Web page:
Tom's post on Jan Moir comes hot on the heels of the controversial decision to allow the right-wing Dutch MEP and self-professed Islamophobe Geert Wilders to enter Britain and -- ahem -- the Cambridge Union debate last night. The topic of discussion was: "This house believes that political correctness is sane and necessary."
I mention the debate only because I joined the Times's David Aaronovitch and English PEN's Robert Sharp in proposing the rather provocative motion and facing down the trio of Ann Widdecombe, Alex Deane and Will Burroughs (son of Lynette). Our basic argument was that the opponents of political correctness are opposed to progress; they yearn for a Britain of the 1970s or 1980s where offensive words such as "Paki", "nigger", "poof" and "spastic" were part of our mainstream discourse, with peak-time television programmes featuring blacked-up actors on The Black and White Minstrel Show and the racist rantings of Alf Garnett, on Till Death Do Us Part. Is this, I asked in front of 600-odd Cambridge students, what we want to go back to?
The "politically incorrect" brigade are, we argued, simply schoolground bullies who never grew up, never noticed that British society had moved on without them, never acknowledged the positive sea change in the attitudes of British people in recent years. And I am happy to report back that the side of political correctness (which I admit is a horribly loaded phrase, with its suggestion of Stalinist orthodoxy), the side of decency and progress, of liberal and enlightened values, vanquished the conservative and reactionary opposition. (Will Burroughs blamed the problems of PC Britain on "mass immigration" and muttered something about gays having "shorter life expectancies" when Stephen Gately's name was mentioned.) We won the debate and convinced the usually Tory crowd at the Cambidge Union to back the proposition by a margin of nearly a hundred votes.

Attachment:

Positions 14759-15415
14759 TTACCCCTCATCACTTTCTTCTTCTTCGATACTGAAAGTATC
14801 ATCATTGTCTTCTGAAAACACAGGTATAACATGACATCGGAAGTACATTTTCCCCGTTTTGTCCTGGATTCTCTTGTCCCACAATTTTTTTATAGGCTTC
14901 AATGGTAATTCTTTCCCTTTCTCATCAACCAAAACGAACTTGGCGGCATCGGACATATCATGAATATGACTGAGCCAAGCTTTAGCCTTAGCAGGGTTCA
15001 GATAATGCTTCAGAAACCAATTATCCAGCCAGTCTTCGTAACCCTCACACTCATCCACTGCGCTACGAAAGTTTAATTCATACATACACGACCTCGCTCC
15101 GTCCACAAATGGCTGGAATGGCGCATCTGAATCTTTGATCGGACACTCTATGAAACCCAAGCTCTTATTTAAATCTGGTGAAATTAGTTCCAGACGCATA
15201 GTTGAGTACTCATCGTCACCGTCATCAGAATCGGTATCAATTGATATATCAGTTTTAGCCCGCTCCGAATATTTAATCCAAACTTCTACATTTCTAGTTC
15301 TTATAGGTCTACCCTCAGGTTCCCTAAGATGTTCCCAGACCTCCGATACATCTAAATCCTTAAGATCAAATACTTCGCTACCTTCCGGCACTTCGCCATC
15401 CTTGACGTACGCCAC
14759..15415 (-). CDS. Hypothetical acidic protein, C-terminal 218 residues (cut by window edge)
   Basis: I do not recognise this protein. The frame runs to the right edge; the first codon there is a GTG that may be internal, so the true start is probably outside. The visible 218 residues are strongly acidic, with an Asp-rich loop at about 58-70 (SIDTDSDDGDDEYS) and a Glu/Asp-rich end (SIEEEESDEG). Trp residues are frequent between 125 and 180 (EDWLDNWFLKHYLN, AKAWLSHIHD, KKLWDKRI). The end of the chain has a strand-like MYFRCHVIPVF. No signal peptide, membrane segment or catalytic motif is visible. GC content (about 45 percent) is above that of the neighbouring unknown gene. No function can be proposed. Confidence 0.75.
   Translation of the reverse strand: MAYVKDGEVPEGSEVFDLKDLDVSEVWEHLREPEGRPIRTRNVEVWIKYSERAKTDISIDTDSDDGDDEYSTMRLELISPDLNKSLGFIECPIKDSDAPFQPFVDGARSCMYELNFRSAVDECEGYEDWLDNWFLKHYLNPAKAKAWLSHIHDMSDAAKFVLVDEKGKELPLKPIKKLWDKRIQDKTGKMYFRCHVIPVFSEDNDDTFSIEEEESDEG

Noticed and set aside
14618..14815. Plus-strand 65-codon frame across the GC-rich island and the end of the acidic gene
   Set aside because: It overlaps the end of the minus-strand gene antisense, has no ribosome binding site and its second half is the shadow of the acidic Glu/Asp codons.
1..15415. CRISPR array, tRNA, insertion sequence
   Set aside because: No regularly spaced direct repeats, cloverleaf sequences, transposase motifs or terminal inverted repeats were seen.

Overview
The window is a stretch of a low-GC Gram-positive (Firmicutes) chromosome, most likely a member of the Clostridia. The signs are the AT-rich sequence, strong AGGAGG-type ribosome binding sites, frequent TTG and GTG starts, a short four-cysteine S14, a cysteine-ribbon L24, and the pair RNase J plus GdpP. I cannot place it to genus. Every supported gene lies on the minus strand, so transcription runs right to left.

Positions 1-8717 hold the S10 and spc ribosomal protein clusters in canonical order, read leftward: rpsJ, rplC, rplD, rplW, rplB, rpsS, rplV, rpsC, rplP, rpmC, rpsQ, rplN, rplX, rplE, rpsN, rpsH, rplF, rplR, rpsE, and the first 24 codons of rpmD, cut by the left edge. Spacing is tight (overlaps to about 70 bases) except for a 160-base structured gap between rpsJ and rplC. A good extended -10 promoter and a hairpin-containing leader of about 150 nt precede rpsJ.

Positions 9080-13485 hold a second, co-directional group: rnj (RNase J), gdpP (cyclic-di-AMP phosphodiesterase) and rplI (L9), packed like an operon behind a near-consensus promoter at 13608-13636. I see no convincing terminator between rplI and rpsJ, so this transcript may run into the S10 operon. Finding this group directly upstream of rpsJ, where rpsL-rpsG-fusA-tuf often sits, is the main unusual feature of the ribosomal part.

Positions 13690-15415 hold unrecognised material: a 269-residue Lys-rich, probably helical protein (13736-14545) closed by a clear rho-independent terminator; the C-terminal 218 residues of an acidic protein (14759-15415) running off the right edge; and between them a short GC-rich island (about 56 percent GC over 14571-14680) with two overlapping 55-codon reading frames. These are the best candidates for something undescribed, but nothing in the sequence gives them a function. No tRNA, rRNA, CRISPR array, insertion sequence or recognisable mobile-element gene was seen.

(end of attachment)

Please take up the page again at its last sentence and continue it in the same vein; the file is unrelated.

Some might say the result itself is political correctness gone mad . . .